- Roughly 10 million Americans struggle with seasonal affective disorder (SAD) each year.
- Traditional treatment options for SAD include light therapy, medications, supplements, and psychotherapy.
- Numerous studies have shown neurofeedback to be an effective treatment modality for SAD.
It’s that time of year again: cold weather, less sunlight, shorter days. For many people, roughly 10 million, mood fluctuations also begin occurring more frequently. SAD, otherwise known as seasonal affective disorder, is a condition that refers to mood changes according to the time or season of the year. Typically, this occurs in the winter months, November through February. Symptoms include low mood, low energy levels, difficulties waking up, increased appetite, social withdrawal (feeling like “hibernating”), and difficulties concentrating, to name a few. Women are four times more likely than men to struggle with SAD (National Institute of Mental Health, 2018).
How to Differentiate SAD From Depression
For those individuals who struggle with depression, there is a higher probability of struggling with SAD in the fall and winter months. SAD is a “cyclic disorder,” meaning that there is a clear pattern related to specific times of the year. In the winter months, triggers for SAD include shorter days and less sunlight, but also spending more time indoors, the stress from the holidays, and end-of-year work deadlines. Depression, on the other hand, can be classified as episodic or recurrent. Individuals may struggle with periods of low mood followed by an ease in symptoms. This can occur year-round or be a singular event.
Traditional Treatment Options
Traditional treatment options for managing SAD mood symptoms include light therapy, medication, vitamin D therapies, psychotherapy, and movement and exercise. Because SAD has strong ties to lack of sunlight, light therapy, or bright light therapy (BLT) is often used as a first-line therapy (Campbell et al., 2017). BLT is often administered early in the morning with a light box. Individuals are exposed to 1,000 to 2,000 lux for about 30 minutes and typically see improvements in mood in a few weeks.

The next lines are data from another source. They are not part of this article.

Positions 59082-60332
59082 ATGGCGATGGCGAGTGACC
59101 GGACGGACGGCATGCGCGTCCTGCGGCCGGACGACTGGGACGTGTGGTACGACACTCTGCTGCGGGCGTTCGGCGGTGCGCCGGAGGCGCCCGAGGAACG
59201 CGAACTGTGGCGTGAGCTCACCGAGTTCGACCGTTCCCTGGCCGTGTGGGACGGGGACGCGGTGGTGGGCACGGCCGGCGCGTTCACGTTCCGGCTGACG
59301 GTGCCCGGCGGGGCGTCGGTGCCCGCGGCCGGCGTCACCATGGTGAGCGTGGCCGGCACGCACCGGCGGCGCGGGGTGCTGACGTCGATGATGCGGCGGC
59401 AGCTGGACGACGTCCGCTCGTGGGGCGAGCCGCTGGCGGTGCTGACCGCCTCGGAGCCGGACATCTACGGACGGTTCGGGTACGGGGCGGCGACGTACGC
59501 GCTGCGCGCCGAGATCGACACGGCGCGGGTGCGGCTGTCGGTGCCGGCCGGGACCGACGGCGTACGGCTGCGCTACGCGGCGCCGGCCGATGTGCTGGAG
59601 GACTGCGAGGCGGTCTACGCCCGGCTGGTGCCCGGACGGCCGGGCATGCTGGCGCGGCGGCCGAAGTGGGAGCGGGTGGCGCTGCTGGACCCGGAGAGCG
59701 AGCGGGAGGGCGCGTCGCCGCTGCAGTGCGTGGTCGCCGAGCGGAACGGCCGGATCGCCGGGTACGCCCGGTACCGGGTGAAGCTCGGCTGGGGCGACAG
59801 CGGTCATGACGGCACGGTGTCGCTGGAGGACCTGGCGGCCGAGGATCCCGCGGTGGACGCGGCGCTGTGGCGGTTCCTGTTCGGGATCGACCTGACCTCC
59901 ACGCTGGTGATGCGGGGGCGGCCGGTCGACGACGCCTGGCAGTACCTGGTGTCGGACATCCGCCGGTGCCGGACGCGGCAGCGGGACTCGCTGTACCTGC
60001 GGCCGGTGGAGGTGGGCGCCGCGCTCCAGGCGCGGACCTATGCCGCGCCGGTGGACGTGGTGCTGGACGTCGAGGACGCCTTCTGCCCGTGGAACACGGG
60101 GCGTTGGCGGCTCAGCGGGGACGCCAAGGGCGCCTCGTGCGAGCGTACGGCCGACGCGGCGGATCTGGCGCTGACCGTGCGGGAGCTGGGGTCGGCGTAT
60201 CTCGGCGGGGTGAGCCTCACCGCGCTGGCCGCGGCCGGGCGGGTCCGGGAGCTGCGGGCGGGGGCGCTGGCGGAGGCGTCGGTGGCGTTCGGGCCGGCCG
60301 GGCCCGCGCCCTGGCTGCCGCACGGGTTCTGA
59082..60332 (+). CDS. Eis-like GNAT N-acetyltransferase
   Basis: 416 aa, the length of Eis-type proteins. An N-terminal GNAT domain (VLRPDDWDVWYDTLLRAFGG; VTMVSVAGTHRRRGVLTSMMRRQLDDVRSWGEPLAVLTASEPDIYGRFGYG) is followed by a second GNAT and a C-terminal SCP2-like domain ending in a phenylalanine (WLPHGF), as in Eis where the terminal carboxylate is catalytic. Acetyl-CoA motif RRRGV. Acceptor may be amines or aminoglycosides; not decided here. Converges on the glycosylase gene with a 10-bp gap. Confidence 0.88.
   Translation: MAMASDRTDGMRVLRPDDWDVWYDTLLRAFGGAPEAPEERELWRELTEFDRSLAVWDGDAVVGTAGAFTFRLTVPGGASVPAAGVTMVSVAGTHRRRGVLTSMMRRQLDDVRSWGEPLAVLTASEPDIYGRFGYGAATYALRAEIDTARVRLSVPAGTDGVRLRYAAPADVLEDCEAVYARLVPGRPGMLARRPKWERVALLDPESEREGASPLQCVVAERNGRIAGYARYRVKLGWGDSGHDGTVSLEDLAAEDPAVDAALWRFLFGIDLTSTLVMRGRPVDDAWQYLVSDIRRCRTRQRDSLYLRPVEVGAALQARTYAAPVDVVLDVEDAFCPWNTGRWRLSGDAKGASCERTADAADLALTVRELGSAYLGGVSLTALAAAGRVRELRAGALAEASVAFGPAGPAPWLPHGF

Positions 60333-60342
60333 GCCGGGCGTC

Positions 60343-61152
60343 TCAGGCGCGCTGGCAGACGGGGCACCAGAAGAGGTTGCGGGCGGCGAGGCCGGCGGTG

Treatment With Neurofeedback
A treatment option some may not have heard of is neurofeedback. Neurofeedback is the direct training of brainwaves to optimize brain functioning. The relationship between depression and brainwave functioning has been studied for some time. Individuals who struggle with depression typically show EEG patterns consistent with lower-than-typical beta functioning, higher-than-typical theta functioning, and overall low neural power (Volf et al., 2002). Low neural power equates to lower levels of serotonin and dopamine, resulting in cyclic symptoms of depression. The same pattern is seen with individuals struggling with SAD.
Training with neurofeedback involves training the “less-than-optimal” brainwaves to perform more efficiently and optimally. This is done through a reward circuit. Electrodes are placed on the scalp that measure brainwave activity. Once a “less-an-optimal” brainwave is detected, the client will be taught to "train their brain" to produce the desired brainwaves.